“Having rules is important, but I’ve found that getting too prescriptive can be limiting.”
Would you consider yourself to be creatively satisfied?
I don’t, and I hope I’m never satisfied. I’d say the closest I can get to being creatively satisfied is by being in a working situation where I’ve got the ability to explore and a mandate to push myself, creatively. I think getting too happy or satisfied with your work leads to stagnation, though. That obviously doesn’t mean everything has to be torture, but I prefer to not get too comfortable.
What makes Kansas City a special place for creative people?
Opportunity, more than anything. Kansas City and much of the Midwest are blank canvases, in a way. You really have an opportunity to contribute and do something new in places like this, compared to places like New York or San Francisco where there are SO many people trying to do the same thing you are and where it’s just more difficult to break through, establish yourself, or contribute in a big way.
“One of my favorite things about working in design is the ability to help others accomplish their goals while you work to accomplish your own.”
Has there been a time where you were presented with a project that really intimidated you? How did you overcome that intimidation?
EVERY PROJECT IS INTIMIDATING TO ME, to an extent. New ideas are hard, and I always try to push myself to do something new with each project. I try to just recognize that what I’m doing isn’t easy and I’m probably going to fail more often than not. I do my best get comfortable with that, and just jump in.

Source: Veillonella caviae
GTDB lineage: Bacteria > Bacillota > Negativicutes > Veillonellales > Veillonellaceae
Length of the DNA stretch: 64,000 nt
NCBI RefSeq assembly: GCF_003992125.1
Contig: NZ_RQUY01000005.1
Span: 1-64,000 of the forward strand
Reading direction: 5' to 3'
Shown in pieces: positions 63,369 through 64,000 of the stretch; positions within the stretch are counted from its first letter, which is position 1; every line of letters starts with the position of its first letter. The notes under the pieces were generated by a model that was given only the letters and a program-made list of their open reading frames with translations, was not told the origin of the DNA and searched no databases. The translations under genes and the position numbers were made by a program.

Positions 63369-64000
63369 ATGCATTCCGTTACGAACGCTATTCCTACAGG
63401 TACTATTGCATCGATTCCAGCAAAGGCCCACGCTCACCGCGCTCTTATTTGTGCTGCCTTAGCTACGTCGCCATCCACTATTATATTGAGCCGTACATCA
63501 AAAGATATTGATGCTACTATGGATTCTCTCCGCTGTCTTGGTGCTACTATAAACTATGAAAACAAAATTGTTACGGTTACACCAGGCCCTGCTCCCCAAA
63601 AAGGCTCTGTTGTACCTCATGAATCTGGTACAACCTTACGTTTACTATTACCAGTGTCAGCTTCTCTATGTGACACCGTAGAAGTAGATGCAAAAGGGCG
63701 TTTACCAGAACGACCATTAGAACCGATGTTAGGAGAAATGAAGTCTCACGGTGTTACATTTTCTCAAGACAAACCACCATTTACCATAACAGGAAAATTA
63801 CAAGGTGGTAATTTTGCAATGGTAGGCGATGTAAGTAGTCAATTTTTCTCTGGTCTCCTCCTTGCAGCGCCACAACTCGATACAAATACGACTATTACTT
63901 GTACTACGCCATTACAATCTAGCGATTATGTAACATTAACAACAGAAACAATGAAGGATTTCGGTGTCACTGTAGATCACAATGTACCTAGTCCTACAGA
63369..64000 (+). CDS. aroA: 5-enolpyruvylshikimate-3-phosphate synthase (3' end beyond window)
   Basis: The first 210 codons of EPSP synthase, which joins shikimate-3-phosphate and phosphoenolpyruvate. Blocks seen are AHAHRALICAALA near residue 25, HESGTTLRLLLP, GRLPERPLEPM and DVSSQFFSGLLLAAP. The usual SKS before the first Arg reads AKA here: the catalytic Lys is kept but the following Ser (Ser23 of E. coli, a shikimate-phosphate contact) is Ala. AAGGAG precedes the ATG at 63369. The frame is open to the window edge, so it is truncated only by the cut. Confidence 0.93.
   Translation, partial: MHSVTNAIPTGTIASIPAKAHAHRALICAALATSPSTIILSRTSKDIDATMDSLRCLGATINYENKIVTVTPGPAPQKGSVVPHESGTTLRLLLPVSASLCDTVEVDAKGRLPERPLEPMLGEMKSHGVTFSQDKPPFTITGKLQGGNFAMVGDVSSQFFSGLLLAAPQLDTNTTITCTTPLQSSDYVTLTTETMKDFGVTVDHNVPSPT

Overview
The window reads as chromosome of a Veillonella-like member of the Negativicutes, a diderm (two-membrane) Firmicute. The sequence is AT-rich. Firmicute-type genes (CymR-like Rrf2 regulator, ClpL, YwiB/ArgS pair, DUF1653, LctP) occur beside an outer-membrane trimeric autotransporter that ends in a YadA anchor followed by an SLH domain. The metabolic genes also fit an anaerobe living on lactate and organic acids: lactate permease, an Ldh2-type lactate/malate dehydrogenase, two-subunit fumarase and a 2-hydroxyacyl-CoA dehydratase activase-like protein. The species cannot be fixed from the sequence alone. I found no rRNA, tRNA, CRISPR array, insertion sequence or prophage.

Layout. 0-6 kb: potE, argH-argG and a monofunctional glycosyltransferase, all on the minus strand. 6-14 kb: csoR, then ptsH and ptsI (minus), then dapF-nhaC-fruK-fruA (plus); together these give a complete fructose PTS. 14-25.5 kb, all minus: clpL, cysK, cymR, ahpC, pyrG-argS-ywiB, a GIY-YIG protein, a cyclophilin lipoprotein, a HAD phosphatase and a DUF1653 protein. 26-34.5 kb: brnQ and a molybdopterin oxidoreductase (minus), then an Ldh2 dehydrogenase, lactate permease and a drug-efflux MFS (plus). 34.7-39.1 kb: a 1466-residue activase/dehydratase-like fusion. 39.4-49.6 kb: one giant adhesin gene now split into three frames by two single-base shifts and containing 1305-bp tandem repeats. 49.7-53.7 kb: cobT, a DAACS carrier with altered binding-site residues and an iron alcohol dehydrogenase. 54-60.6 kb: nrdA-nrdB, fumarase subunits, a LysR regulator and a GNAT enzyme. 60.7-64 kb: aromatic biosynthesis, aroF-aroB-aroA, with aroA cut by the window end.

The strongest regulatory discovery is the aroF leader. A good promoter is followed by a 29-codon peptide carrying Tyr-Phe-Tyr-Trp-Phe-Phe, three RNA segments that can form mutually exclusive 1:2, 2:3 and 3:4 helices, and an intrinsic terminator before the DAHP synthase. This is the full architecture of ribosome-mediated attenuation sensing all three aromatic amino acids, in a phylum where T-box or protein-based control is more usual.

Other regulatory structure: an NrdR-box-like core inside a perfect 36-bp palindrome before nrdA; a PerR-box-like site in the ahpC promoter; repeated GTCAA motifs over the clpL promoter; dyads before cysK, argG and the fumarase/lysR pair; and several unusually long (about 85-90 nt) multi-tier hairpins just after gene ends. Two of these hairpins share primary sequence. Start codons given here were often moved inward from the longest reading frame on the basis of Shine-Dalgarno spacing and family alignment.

Describe your process and what you're working on now.
I don’t have a set “process” apart from making sure I take the time to understand what I’m working on before I put pen to paper. When I do start designing, I try to work loose and fast early on and then work with the stakeholders involved to refine, step by step, until we get to a good place. That’s it, though. I’d say it’s more of an approach or framework for how I work than a rigorous process, or something like that.
Did you have any mentors? how did they influence your work today?
I’d include everyone I mentioned from my internship, and I’d call out Dan specifically from that time. The things I learned from him were maybe more valuable than half of the stuff I learned at school. Really, though, I’ve had a “mentor” at pretty much every place I’ve worked, and they’ve all influenced me in different ways. The crew at Fuzzco helped me to learn what it’s like to actually work professionally in design. In my brief time at Hufft, the people there taught me a lot about how other design disciplines operate and how how graphic design fits into that mix. And now at Intercom, my mentors, specifically my director Stewart Scott-Curran and design lead Justin Pervorse, are helping me evolve and move past the early phases of my career pushing me to continue to grow creatively and as a person.
Describe the process involved in developing some of the recent Intercom event identity systems you have worked on.